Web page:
Chase 1998

On May 21st 1998, seven strangers met for the first time in St. Louis, MO. None of us knew exactly what we were in for, but we all had a dream and desire to chase storms. There were varying levels of expereince... ranging from over 30 years as a Skywarn instructor and storm spotter to next to nothing. Skills brought to the team ranged from electrician, to car salesperson, to physicist, to newspaper reporter/photographer. Chase '98 was a huge success and lasted until May 31st. Permanant friendships were molded and an idea had blossomed. The idea would become MESO shortly after Chase '98 ended.

John Bender (Yorkville, IL)
Nancy Bose (Verbank, NY)
Allan Detrich (Columbus, OH)
Geoff Mackley (Aukland, New Zealand)
Brian McNoldy (Reading, PA)
Dave Ott (Dickinson, ND)
Bill Steigerwald (Pittsburg, PA)

The fleet consisted of three vehicles, an Escort, a Blazer, and a 22' Winnebago RV. Typically, the Escort was occupied by the most experienced chasers and was the lead vehicle. The Blazer was occupied by media personnel, and the RV was the mobile lab, or operations headquarters.

All photos on this page are the property of the photographer and are not to be copied or distributed without consent of the photographer. To view a larger version of a photo, click on the thumbnail.

Team planning was an essential part of every morning. Using maps, computers, and intuition, the team hoped to meet up with severe weather.

A weak late-morning thundershower on 24may98 sparks the motivation to fix the CB antenna on the mobile lab. (who's the antenna?)

By late afternoon on May 24th, the team has found its prize, a potentially tornadic supercell in south-central KS. John Bender focuses the team's attention on the hail shaft.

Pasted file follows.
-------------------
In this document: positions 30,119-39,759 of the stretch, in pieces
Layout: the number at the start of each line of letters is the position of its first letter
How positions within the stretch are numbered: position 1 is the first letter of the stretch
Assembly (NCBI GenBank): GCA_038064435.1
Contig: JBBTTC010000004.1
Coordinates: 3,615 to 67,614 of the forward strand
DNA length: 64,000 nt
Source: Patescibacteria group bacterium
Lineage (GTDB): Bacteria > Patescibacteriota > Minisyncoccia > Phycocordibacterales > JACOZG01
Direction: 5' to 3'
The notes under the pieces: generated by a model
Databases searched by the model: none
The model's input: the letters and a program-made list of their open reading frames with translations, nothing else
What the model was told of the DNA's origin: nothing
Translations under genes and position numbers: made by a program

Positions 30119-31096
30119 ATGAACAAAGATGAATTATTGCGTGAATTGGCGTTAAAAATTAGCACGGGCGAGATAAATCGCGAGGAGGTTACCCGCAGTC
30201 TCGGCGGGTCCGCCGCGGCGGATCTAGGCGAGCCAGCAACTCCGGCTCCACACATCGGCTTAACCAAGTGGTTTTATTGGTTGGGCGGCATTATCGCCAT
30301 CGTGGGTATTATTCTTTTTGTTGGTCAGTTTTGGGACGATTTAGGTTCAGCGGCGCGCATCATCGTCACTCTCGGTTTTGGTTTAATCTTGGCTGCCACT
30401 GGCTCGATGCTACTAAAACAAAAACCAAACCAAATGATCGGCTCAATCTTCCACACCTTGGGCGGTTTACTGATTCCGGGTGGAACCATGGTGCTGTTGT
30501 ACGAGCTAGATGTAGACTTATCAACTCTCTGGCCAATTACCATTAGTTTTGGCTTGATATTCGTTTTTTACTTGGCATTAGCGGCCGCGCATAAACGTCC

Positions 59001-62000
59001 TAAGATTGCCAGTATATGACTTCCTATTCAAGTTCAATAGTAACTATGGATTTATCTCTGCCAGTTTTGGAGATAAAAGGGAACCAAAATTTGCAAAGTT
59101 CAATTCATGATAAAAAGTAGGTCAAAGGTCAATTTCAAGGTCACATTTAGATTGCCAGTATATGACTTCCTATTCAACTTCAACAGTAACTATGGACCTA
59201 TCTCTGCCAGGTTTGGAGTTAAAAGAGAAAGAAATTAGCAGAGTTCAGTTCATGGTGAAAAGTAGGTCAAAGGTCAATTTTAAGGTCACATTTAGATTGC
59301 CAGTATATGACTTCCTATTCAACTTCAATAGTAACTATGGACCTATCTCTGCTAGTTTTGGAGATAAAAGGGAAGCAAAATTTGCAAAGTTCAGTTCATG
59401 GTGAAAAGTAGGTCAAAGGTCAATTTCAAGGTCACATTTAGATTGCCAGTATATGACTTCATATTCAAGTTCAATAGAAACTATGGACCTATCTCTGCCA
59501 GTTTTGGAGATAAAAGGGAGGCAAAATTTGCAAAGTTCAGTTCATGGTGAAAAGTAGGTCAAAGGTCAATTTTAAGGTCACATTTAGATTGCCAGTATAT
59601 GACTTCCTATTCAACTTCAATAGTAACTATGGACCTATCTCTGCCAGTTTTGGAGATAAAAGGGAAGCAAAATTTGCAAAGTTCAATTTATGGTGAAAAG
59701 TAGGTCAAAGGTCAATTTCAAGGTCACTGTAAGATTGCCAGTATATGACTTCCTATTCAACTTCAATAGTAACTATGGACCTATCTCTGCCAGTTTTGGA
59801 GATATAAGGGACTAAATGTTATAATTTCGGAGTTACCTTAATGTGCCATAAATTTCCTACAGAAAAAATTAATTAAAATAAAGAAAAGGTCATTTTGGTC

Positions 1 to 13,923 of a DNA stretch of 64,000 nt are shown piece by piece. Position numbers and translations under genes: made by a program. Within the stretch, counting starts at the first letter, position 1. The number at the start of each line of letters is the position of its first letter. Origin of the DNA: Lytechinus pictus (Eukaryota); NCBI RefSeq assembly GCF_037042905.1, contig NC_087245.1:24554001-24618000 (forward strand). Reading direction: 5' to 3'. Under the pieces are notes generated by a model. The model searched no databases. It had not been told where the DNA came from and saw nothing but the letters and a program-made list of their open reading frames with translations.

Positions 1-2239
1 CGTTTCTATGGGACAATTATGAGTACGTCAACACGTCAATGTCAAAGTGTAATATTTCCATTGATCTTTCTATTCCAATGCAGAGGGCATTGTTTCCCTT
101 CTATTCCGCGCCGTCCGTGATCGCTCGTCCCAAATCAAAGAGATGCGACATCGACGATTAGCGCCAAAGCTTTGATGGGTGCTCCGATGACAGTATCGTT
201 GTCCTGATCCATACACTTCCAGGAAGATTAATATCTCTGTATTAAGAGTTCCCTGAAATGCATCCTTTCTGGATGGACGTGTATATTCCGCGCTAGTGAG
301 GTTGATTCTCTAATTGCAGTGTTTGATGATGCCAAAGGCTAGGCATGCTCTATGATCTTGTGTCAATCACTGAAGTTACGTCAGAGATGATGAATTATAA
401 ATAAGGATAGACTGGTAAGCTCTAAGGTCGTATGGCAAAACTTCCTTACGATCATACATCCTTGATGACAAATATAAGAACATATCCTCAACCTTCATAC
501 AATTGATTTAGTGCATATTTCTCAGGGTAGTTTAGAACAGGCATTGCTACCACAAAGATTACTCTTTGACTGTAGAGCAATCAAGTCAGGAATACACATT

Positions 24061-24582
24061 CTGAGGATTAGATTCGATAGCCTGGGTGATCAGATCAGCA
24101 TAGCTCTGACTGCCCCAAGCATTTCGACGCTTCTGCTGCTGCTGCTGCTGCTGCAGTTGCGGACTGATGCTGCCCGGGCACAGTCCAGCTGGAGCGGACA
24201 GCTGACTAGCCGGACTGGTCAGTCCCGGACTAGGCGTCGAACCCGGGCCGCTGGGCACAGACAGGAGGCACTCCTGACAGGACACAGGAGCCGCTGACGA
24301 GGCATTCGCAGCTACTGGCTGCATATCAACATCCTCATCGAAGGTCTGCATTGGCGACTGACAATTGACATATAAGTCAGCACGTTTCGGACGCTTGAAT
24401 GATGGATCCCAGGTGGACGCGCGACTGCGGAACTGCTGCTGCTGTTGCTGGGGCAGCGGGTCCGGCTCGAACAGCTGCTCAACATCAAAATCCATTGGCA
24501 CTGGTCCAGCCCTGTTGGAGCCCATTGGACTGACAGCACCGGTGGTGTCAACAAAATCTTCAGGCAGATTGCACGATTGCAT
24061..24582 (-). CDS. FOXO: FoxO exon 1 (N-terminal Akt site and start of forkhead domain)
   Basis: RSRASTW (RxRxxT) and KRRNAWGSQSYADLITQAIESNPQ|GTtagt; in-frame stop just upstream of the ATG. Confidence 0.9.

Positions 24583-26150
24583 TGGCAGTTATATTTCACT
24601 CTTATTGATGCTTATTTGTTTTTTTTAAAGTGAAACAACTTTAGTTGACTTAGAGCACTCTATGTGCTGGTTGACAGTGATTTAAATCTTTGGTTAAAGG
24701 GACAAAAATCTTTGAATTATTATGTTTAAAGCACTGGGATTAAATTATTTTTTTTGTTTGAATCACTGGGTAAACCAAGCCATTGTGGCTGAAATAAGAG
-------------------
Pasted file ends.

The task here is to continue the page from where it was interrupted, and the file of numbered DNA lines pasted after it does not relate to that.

A brilliant lightning bolt sets the stage for an electrifying chase. The team stops to observe the storm just north of Geuda Springs, KS.

Low-level turbulence, scuds, and wall clouds were a common sight that evening.

A rain-shrouded tornado ~2 miles NE of our position near Geuda Springs. When backlit by lightning, the wedge shape was quite well-defined.

Tornadic damage near Lamont, OK. A child salvages any belongings she can find.

This trailer home near Lamont was completely removed from its location, leaving only a bare dirt spot as evidence that it was there. The deck and flowers still stand as if nothing happened.

A family searches for belongings in the wreckage of their house and truck near Lamont.

A woman displays hail stones she collected from the severe storm outbreak in southern KS the day before.

A satellite view of the storm system that moved through south-central KS and north-central OK on the evening of 24may98. The cities marked are where we stopped to observe and where we were stationed later that night.

A developing cumulonimbus observed from a plane; east of St. Louis on 31may98.

View a NOWRAD RADAR loop during May24th and May25th of 1998. National Mosaic or a zoom-in of the Central Plains (the cenral plains loop is a little shaky). Radar imagery courtesy of NCDC. Our team was near Geuda Springs, KS (just north of central section of OK-KS state line).

To view a series of satellite images from GOES-10 on May 24th, 1998, download the zip file here. Images were originally in McIDAS format and were processed/enhanced using IDL. DOWNLOAD HERE (almost 2Mb). Save it to a directory, unzip it, read the README.TXT first for description of the images.

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